“Prejudice…partiality…predisposition” are words used to define bias. Based on that, everyone is biased, including me…and you. The Weather Channel is too.
The Weather Channel (TWC) has what the WSJ (1/26-27/2013) calls “wet bias,” meaning that when the next day forecast is iffy, TWC will shade the forecast toward rain so we will be pleasantly surprised if the forecast is wrong. In fact, the next day’s weather will be better than forecasted about 50% more often than it will be worse than forecasted.
What does this have to do with life and leadership? Everything we hear from people in business (or at home or at church or wherever) is likely to have some bias in it. Most of us have a “bias set”: we are likely to be predisposed that it will rain (negative or glass half empty bias) or predisposed that it will be sunny (positive or glass half full bias). I tend a bit toward wet bias; my wife, Dottie, tends a bit toward sunny bias.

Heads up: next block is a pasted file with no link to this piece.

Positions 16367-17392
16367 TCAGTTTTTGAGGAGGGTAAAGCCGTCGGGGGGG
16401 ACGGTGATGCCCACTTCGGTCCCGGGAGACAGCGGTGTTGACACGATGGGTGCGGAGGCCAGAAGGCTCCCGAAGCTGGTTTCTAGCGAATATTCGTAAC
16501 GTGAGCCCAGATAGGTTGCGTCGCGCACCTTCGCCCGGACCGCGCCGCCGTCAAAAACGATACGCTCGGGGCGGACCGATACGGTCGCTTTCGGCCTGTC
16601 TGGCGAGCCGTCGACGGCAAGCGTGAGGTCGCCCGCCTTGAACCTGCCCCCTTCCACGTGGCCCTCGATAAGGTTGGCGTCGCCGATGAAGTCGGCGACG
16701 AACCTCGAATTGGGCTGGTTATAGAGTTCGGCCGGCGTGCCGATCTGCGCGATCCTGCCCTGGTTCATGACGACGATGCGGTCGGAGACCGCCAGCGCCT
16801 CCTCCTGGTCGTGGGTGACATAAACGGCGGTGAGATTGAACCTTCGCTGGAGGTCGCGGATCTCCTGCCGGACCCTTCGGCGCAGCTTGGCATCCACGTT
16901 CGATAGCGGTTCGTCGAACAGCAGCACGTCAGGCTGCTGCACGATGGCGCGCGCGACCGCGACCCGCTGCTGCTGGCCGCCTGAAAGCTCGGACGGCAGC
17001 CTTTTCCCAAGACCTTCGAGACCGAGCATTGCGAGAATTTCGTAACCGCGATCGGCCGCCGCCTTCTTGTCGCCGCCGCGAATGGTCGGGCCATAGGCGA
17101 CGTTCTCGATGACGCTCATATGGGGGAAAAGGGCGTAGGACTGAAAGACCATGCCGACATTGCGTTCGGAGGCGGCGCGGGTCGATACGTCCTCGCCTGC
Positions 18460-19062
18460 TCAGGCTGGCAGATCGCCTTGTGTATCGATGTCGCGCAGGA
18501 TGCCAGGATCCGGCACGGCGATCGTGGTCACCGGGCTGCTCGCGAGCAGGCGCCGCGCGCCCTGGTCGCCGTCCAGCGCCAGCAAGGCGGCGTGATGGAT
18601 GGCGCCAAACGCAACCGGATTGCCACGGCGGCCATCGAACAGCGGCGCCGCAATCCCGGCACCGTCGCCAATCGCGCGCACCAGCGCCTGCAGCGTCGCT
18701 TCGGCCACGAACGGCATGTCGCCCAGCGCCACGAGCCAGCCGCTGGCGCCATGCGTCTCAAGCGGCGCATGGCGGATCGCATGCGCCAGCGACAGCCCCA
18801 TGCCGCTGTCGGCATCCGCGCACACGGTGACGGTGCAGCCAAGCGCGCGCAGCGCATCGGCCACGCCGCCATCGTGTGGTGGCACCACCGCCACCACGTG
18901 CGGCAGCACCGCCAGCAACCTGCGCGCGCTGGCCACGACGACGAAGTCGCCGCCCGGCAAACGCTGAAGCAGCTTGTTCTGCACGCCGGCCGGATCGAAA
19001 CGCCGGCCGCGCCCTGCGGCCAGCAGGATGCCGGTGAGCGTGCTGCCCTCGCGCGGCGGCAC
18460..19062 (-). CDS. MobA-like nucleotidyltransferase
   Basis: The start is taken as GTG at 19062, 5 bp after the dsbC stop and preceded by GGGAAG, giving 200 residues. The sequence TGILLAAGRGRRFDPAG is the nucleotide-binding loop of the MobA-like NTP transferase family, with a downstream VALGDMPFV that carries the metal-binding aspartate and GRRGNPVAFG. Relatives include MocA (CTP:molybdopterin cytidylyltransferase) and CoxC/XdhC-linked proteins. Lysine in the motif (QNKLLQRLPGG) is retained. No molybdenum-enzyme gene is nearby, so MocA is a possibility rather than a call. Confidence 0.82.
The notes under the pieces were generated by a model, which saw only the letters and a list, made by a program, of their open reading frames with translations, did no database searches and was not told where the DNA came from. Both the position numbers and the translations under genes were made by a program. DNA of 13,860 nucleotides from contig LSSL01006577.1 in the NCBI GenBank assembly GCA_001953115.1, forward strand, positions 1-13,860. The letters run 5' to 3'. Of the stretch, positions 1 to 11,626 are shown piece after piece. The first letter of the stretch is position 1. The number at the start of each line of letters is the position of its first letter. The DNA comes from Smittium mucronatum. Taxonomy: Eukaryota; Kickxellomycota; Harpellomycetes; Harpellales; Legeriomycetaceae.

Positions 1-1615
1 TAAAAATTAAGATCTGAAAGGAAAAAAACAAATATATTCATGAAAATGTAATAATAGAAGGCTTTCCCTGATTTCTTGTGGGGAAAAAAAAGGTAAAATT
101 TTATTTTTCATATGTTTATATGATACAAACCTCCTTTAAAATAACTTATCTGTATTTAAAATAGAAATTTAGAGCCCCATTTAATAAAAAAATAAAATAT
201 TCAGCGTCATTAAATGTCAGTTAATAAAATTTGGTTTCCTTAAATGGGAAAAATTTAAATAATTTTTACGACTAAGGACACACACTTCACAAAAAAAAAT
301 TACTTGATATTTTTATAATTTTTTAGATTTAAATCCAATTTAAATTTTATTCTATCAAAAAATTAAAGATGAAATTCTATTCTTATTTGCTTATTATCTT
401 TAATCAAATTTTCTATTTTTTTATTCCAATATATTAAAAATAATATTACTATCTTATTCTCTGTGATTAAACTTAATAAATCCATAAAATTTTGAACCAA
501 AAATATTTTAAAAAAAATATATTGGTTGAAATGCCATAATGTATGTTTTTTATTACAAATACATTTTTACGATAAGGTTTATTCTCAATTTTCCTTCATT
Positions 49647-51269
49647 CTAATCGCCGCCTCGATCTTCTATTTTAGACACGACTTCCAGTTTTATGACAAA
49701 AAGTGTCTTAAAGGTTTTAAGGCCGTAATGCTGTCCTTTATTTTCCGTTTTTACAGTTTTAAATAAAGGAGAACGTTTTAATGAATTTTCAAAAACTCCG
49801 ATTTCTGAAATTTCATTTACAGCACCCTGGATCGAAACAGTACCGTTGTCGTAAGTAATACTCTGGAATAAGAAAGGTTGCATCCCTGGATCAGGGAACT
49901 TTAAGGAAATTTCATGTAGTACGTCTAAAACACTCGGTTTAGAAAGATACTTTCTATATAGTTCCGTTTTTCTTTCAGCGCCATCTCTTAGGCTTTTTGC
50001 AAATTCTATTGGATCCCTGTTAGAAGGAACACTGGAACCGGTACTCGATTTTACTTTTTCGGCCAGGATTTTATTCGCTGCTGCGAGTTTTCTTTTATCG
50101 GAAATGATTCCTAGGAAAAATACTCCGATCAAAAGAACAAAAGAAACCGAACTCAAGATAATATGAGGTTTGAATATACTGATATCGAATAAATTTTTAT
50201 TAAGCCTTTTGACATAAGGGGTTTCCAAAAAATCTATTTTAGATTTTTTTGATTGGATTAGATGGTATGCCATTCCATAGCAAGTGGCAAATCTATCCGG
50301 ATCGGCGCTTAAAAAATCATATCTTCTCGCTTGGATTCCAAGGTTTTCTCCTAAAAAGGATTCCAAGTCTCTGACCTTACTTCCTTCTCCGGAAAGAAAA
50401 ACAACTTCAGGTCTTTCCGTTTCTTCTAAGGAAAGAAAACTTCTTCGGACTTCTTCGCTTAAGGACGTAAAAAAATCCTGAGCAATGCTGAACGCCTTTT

The life and leadership relevance is:
● Know your own bias
● Know the bias of those you receive input/advice from
● Don’t ignore input because of bias, just be aware of it
● Don’t label wet bias people as overly negative and don’t label sunny bias people as overly positive
Always remember that a 30% chance of rain tomorrow actually means there is a 70% chance it won’t rain. Plan your day accordingly; make sure you have an umbrella in the trunk, but don’t cancel the picnic.
[By the way, I have a positive bias about my just released book, 16 Stones: Raising the Level of Your Leadership One Stone at a Time. Check it out at www.16stonesbook.com]
The catalyst for this post was a WSJ article by Carl Bialik, Some Percentages Are Just Fair-Weather Friends (26-27 January 2013).
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© Copyright 2013 by Dick Wells, The Hard Lessons Company
"The best way to lead people into the future is to connect with them deeply in the present."
Kouzes & Posner